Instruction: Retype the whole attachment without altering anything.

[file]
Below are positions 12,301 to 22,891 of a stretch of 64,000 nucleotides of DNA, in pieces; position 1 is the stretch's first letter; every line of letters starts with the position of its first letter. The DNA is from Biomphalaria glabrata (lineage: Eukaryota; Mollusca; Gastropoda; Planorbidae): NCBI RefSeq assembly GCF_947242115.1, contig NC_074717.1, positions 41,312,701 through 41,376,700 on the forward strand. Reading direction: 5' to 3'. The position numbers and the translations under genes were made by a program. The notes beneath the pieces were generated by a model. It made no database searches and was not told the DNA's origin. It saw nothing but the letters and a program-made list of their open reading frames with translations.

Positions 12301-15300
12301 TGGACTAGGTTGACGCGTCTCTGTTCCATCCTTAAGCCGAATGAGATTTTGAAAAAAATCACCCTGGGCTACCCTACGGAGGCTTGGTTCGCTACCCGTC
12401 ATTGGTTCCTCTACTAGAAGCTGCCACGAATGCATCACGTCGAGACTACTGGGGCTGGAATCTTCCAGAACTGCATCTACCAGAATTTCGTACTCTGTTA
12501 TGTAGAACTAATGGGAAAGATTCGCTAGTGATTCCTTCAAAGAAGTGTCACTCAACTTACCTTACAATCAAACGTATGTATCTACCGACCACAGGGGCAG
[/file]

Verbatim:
Below are positions 12,301 to 22,891 of a stretch of 64,000 nucleotides of DNA, in pieces; position 1 is the stretch's first letter; every line of letters starts with the position of its first letter. The DNA is from Biomphalaria glabrata (lineage: Eukaryota; Mollusca; Gastropoda; Planorbidae): NCBI RefSeq assembly GCF_947242115.1, contig NC_074717.1, positions 41,312,701 through 41,376,700 on the forward strand. Reading direction: 5' to 3'. The position numbers and the translations under genes were made by a program. The notes beneath the pieces were generated by a model. It made no database searches and was not told the DNA's origin. It saw nothing but the letters and a program-made list of their open reading frames with translations.

Positions 12301-15300
12301 TGGACTAGGTTGACGCGTCTCTGTTCCATCCTTAAGCCGAATGAGATTTTGAAAAAAATCACCCTGGGCTACCCTACGGAGGCTTGGTTCGCTACCCGTC
12401 ATTGGTTCCTCTACTAGAAGCTGCCACGAATGCATCACGTCGAGACTACTGGGGCTGGAATCTTCCAGAACTGCATCTACCAGAATTTCGTACTCTGTTA
12501 TGTAGAACTAATGGGAAAGATTCGCTAGTGATTCCTTCAAAGAAGTGTCACTCAACTTACCTTACAATCAAACGTATGTATCTACCGACCACAGGGGCAG